By Kevin Mahnken
ETS, which administers the widely used GRE, PRAXIS, and TOEIC tests, has itself announced multiple rounds of layoffs during and after the pandemic.
Perhaps the biggest question hanging over the newly announced partnership is the proposed measurement of not just cognitive and behavioral skills — including everything from comprehension of math content to teamwork and leadership — but so-called “affective” skills as well. As described by ETS head Amit Sevak at the educational technology conference ASU-GSV, such skills could include something like emotional intelligence, or the ability to successfully convey sincerity and empathy to others. Just how those kinds of competencies can be conveyed to students, let alone measured by third parties, is debatable even to backers of competency-based instruction.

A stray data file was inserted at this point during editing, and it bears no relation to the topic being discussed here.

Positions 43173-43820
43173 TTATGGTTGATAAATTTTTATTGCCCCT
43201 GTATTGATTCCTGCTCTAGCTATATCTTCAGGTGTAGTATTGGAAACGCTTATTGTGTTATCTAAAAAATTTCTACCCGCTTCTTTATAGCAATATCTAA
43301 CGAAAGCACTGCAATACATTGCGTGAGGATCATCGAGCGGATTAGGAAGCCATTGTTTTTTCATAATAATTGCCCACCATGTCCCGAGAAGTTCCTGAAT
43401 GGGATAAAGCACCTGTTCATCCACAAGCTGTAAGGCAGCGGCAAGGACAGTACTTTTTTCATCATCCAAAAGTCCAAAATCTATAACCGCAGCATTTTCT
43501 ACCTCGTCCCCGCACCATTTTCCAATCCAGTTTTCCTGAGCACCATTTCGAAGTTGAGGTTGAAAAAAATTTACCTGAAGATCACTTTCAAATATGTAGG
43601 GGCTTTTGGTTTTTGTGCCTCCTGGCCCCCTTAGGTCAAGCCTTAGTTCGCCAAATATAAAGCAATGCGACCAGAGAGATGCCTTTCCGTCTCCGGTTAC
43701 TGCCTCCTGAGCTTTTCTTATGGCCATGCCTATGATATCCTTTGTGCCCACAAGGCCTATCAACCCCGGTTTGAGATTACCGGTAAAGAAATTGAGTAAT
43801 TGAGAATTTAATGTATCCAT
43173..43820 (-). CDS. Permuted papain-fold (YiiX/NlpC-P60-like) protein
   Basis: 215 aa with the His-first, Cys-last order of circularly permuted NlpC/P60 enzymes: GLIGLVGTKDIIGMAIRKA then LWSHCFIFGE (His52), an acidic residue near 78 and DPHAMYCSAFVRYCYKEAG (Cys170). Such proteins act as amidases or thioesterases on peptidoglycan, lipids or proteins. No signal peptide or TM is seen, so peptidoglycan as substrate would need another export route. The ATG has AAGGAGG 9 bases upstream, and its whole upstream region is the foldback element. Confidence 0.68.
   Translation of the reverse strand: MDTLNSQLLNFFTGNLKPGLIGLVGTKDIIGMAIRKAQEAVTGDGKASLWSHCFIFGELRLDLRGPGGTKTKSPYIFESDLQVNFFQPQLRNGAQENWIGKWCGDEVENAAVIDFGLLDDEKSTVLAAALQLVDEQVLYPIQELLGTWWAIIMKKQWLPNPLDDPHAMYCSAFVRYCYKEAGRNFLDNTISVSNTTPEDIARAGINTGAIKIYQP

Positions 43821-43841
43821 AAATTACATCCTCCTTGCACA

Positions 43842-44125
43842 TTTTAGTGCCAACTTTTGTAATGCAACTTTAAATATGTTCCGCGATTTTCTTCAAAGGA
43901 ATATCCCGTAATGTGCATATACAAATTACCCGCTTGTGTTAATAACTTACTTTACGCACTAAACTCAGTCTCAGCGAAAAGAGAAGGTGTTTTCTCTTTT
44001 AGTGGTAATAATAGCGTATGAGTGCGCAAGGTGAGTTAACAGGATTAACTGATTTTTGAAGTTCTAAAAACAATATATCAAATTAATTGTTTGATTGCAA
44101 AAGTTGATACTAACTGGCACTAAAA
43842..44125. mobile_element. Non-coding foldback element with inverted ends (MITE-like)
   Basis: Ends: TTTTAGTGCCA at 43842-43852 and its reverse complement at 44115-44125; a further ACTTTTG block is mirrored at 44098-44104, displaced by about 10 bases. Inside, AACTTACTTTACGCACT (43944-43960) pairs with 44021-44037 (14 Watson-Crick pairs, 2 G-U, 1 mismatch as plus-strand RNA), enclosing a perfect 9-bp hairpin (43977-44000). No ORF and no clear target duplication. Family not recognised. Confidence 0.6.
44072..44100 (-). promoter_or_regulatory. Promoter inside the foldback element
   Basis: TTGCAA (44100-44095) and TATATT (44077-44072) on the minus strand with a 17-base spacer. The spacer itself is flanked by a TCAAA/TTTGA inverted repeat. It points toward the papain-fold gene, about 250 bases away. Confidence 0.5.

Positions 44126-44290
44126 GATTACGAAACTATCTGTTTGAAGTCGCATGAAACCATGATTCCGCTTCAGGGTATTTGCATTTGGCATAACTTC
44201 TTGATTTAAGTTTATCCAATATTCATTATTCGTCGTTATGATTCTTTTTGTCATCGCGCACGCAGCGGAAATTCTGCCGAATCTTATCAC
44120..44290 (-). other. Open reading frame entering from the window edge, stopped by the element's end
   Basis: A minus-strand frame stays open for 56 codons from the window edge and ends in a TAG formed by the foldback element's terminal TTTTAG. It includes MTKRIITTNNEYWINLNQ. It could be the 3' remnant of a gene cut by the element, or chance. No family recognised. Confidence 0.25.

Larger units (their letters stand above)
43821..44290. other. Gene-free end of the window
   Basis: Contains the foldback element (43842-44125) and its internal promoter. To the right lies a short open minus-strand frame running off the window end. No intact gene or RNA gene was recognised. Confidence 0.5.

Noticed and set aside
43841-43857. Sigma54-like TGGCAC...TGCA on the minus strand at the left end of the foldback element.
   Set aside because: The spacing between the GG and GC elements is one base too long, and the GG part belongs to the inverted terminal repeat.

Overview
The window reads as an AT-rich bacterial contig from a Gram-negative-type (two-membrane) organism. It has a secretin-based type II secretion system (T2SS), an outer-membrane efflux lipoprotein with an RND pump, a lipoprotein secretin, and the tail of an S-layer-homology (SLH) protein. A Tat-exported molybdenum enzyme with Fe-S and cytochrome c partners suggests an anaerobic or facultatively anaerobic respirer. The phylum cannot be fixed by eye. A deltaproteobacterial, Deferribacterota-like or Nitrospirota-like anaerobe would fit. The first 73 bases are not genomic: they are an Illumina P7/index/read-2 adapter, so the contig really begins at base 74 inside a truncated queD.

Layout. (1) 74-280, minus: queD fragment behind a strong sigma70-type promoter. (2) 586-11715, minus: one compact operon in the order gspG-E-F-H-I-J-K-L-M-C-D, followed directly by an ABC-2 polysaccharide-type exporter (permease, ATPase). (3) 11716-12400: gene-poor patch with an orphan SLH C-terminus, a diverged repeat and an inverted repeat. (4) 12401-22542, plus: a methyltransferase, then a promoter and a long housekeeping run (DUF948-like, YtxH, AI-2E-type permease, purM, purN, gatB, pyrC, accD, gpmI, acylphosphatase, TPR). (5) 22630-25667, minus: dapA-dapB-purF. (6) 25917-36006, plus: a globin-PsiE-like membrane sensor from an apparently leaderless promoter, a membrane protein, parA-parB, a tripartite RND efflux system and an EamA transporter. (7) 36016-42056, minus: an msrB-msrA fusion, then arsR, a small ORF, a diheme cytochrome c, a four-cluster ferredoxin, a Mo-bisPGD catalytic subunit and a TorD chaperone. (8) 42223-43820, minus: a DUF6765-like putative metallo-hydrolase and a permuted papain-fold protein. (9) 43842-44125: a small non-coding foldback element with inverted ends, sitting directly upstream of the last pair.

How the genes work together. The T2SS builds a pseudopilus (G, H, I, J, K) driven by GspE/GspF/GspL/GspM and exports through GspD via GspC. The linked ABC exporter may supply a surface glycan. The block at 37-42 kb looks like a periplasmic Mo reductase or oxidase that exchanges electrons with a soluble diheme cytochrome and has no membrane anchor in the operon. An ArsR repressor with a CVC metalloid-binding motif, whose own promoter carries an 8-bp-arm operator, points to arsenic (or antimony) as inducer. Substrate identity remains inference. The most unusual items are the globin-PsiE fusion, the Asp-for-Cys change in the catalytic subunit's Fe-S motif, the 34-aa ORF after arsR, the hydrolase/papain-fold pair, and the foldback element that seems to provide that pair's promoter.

Michael Horn, a cofounder of Harvard’s Clayton Christensen Institute for Disruptive Education, said he would be watching the development of such measures carefully.
“This part, from my reading of the literature on assessment, is both unproven and underdeveloped. So the how is going to be very important,” Horn said. “I’m going to be very curious to see what the investments look like as they go forward, and I hope they don’t overpromise.”